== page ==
Saturday, January 28, 2023

Saturday Snippet: The girl I left behind me

 

One of Rudyard Kipling's poems I've always enjoyed is "Rimini", named for a city on the upper Adriatic coast of Italy.  It tells of a Roman legionary who remembers, after a long service career, the girl he left behind him to join the Legions.  (You can read the Kipling Society's analysis of the poem here.)

I think many modern servicemen will nod their heads in recognition of the sentiments the legionary expresses - but then, Kipling is a poet that many servicemen have taken to heart.  He understood fighting men, and expressed that very well in his writing and poetry.

Kipling sub-titled this poem "Marching Song of a Roman Legion of the Later Empire".


When I left Rome for Lalage’s sake
She vowed her heart was mine to take
With me and my shield to Rimini—
(Till the Eagles flew from Rimini—)
And I’ve tramped Britain, and I’ve tramped Gaul,
And the Pontic shore where the snow-flakes fall
As white as the neck of Lalage—
(As cold as the heart of Lalage!)
And I’ve lost Britain, and I’ve lost Gaul,
And I’ve lost Rome and, worst of all,
I’ve lost Lalage!

When you go by the Via Aurelia,
As thousands have travelled before,
Remember the Luck of the Soldier
Who never saw Rome any more!
Oh dear was the sweetheart that kissed him
And dear was the mother that bore,
But his shield was picked up in the heather
And he never saw Rome any more!

And he left Rome for Lalage’s sake,
By the Legions’ Road to Rimini,
She vowed her heart was mine to take
With me and my shield to Rimini—
(Till the Eagles flew from Rimini—)
And I’ve tramped Britain, and I’ve tramped Gaul,
And the Pontic shore where the snow-flakes fall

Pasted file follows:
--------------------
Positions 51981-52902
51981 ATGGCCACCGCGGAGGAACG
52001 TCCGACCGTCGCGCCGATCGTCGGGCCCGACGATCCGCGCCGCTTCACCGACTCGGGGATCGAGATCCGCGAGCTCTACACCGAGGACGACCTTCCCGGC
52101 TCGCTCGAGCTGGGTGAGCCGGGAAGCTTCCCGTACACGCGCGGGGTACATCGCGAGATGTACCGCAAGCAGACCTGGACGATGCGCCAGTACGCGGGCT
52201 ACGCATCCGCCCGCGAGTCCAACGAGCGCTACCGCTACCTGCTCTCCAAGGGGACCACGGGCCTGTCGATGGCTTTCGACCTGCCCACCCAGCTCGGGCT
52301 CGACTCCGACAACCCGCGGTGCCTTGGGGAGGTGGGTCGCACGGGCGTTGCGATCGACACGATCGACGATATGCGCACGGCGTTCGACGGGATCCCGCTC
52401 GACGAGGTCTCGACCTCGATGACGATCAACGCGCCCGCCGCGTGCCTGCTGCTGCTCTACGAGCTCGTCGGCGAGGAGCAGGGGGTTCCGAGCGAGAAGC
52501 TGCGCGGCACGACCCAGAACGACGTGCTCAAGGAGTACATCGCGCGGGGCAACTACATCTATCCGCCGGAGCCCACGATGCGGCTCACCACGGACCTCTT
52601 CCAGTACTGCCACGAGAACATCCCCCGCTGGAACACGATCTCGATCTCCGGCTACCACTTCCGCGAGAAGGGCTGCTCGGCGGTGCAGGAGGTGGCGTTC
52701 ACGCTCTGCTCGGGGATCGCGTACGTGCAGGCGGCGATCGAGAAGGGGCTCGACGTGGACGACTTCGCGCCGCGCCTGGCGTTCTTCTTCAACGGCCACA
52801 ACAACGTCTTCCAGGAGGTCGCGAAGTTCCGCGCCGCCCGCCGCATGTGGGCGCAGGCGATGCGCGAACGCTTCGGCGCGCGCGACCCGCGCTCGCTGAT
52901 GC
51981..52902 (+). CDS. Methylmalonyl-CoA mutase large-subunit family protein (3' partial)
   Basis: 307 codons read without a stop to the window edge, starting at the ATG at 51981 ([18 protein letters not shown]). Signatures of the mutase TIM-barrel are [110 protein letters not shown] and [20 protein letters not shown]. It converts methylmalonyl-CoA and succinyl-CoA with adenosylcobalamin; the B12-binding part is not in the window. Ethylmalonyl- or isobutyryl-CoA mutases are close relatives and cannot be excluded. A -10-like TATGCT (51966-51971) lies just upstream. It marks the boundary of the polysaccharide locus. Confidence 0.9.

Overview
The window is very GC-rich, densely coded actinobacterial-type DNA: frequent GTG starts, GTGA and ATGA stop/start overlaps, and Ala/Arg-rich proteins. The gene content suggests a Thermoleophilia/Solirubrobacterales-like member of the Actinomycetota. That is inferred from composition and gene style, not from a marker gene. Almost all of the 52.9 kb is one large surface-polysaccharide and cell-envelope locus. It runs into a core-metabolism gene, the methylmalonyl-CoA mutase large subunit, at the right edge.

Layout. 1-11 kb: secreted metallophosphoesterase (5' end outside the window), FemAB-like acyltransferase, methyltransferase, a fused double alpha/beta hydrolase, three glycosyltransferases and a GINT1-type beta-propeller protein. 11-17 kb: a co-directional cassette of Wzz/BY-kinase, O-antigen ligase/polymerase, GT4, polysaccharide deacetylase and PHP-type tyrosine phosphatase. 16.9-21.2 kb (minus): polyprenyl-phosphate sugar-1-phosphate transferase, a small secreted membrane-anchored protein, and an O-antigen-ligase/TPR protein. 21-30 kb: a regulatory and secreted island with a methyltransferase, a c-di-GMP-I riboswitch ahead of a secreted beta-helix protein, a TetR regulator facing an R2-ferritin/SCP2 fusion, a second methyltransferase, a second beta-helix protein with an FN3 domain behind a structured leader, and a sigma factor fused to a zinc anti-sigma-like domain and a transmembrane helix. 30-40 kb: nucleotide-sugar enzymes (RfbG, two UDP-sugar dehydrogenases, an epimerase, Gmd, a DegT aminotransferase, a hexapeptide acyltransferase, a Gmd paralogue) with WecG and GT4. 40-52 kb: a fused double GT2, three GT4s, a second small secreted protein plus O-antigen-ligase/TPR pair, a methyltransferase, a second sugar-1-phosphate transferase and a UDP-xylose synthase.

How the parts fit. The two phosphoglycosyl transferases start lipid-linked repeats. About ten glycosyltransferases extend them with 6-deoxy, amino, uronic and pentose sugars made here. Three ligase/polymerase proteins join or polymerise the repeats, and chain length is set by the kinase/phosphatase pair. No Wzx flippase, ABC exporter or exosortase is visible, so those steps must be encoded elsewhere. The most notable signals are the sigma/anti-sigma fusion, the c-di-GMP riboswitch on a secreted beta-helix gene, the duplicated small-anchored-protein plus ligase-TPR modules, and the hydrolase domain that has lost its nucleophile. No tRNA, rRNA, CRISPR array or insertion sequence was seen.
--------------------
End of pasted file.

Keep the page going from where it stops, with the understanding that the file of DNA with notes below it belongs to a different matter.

As white as the neck of Lalage—
(As cold as the heart of Lalage!)
And I’ve lost Britain, and I’ve lost Gaul,
And I’ve lost Rome and, worst of all,
I’ve lost Lalage!

When you go by the Via Aurelia
That runs from the City to Gaul,
Remember the Luck of the Soldier
Who rose to be master of all!
He carried the sword and the buckler,
He mounted his guard on the Wall,
Till the Legions elected him Cæsar,
And he rose to be master of all!

And he left Rome for Lalage’s sake,
By the Legions’ Road to Rimini,
She vowed her heart was mine to take
With me and my shield to Rimini—
(Till the Eagles flew from Rimini—)
And I’ve tramped Britain, and I’ve tramped Gaul,
And the Pontic shore where the snow-flakes fall
As white as the neck of Lalage—
(As cold as the heart of Lalage!)
And I’ve lost Britain, and I’ve lost Gaul,
And I’ve lost Rome and, worst of all,
I’ve lost Lalage!

It’s twenty-five marches to Narbo,
It’s forty-five more up the Rhone,
And the end may be death in the heather
Or life on an Emperor’s throne.
But whether the Eagles obey us,
Or we go to the Ravens—alone,
I’d sooner be Lalage’s lover
Than sit on an Emperor’s throne!

We’ve all left Rome for Lalage’s sake,
By the Legions’ Road to Rimini,
She vowed her heart was mine to take
With me and my shield to Rimini—
(Till the Eagles flew from Rimini—)
And I’ve tramped Britain, and I’ve tramped Gaul,
And the Pontic shore where the snow-flakes fall
As white as the neck of Lalage—
(As cold as the heart of Lalage!)
And I’ve lost Britain, and I’ve lost Gaul,
And I’ve lost Rome and, worst of all,
I’ve lost Lalage!


*Sigh*


I wonder how many of my readers remember their own Lalage, way back when?  A few of us were fortunate enough to hold her affections, and she ours, and we've lived happily with her since then.  For most of us . . . not so much, although thanks be to God, we've found new partners.  Even so, the memory of younger days and their lost passions shines through in this poem.

Peter


Friday, January 27, 2023

That "professional certification" may not be worth the paper on which it's printed